Ossoff spoke with Pro’s Anthony Adragna, where he expressed openness to measures like carbon pricing and a clean energy standard to curb emissions. And Ossoff says his state has great potential to make major headway in renewables, to the benefit of the state’s economy — particularly with the Hanwha Q Cells solar panel production facility in Dalton, Ga., which puts to work 650 employees, and the electric battery factory in Commerce, Ga., at the center of a recent dispute between SK Innovation and LG. Both have or will have major footprints in the renewable supply chain, and Ossoff said President Joe Biden called him after the Commerce factory dispute was resolved.

“We have to seize this moment to get it done because we may not get another shot,” Ossoff said. “It truly is a question of whether we’re going to assert American power and vision to ensure that human beings can prosper without destroying our habitat. Those are the stakes.”

Leading on climate issues isn’t the political gamble it once was. Polls show a comfortable majority of Georgians believe in climate change — on par with national levels — and climate remains a forefront concern among the liberal voters who pushed Ossoff to victory.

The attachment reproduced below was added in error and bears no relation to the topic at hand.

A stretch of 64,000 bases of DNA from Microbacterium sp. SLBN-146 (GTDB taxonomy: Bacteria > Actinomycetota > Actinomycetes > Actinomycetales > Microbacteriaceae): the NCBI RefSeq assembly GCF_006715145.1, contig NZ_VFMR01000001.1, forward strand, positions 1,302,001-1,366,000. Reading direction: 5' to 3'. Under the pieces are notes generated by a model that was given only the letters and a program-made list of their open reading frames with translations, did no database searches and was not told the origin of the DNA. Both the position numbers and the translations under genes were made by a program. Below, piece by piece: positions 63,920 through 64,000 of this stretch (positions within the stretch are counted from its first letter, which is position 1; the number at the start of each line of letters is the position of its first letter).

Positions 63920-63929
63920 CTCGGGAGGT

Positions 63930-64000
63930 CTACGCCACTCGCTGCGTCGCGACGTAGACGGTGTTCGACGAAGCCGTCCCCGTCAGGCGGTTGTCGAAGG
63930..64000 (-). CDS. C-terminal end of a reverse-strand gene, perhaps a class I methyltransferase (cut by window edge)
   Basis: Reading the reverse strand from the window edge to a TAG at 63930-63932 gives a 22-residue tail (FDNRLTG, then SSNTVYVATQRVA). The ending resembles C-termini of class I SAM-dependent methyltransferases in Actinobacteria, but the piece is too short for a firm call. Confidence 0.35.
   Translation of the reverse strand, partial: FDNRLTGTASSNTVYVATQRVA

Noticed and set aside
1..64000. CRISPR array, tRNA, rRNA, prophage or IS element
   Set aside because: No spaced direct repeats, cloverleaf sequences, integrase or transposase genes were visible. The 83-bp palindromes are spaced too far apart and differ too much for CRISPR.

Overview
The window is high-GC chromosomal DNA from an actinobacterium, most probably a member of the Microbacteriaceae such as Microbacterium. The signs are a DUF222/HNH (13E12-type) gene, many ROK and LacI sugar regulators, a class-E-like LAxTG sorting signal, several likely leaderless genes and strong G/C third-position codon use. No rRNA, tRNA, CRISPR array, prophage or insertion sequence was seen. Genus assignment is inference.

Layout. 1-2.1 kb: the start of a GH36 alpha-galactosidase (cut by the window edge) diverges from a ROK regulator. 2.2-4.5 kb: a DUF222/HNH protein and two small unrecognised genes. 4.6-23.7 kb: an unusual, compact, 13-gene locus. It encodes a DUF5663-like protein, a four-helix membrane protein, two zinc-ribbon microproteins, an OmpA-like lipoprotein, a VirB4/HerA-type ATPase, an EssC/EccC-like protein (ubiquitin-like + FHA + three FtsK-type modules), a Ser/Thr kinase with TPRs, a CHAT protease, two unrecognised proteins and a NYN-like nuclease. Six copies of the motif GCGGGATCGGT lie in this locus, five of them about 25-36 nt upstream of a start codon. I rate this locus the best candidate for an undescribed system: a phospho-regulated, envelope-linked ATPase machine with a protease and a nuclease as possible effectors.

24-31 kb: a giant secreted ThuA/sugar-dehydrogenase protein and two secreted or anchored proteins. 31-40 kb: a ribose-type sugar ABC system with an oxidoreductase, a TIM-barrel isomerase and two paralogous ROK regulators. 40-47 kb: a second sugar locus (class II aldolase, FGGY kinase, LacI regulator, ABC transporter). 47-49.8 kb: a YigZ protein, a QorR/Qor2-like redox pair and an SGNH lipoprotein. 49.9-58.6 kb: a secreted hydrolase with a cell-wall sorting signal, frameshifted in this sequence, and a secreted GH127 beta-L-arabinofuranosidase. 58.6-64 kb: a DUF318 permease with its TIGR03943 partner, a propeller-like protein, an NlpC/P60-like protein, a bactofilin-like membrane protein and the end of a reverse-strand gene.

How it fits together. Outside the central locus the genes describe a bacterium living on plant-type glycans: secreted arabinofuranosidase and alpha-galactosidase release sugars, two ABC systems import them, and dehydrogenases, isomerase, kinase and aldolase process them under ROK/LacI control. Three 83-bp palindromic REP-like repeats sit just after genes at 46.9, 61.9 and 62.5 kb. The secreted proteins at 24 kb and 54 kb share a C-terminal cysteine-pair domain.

“He knows that leading on climate and clean energy and environmental justice is both the right thing and it’s good policy and good politics,” Tiernan Sittenfeld, senior vice president of government affairs at the League of Conservation Voters, told Anthony. “They knew voters expected to prioritize them on the campaign trail and absolutely expect them to stand up for their interests now that they’re in office.”

It’s a mood that contrasts with the cautious stance from other Democratic lawmakers representing largely conservative constituencies — most notably Senate Energy Chair Joe Manchin (D-W.Va.).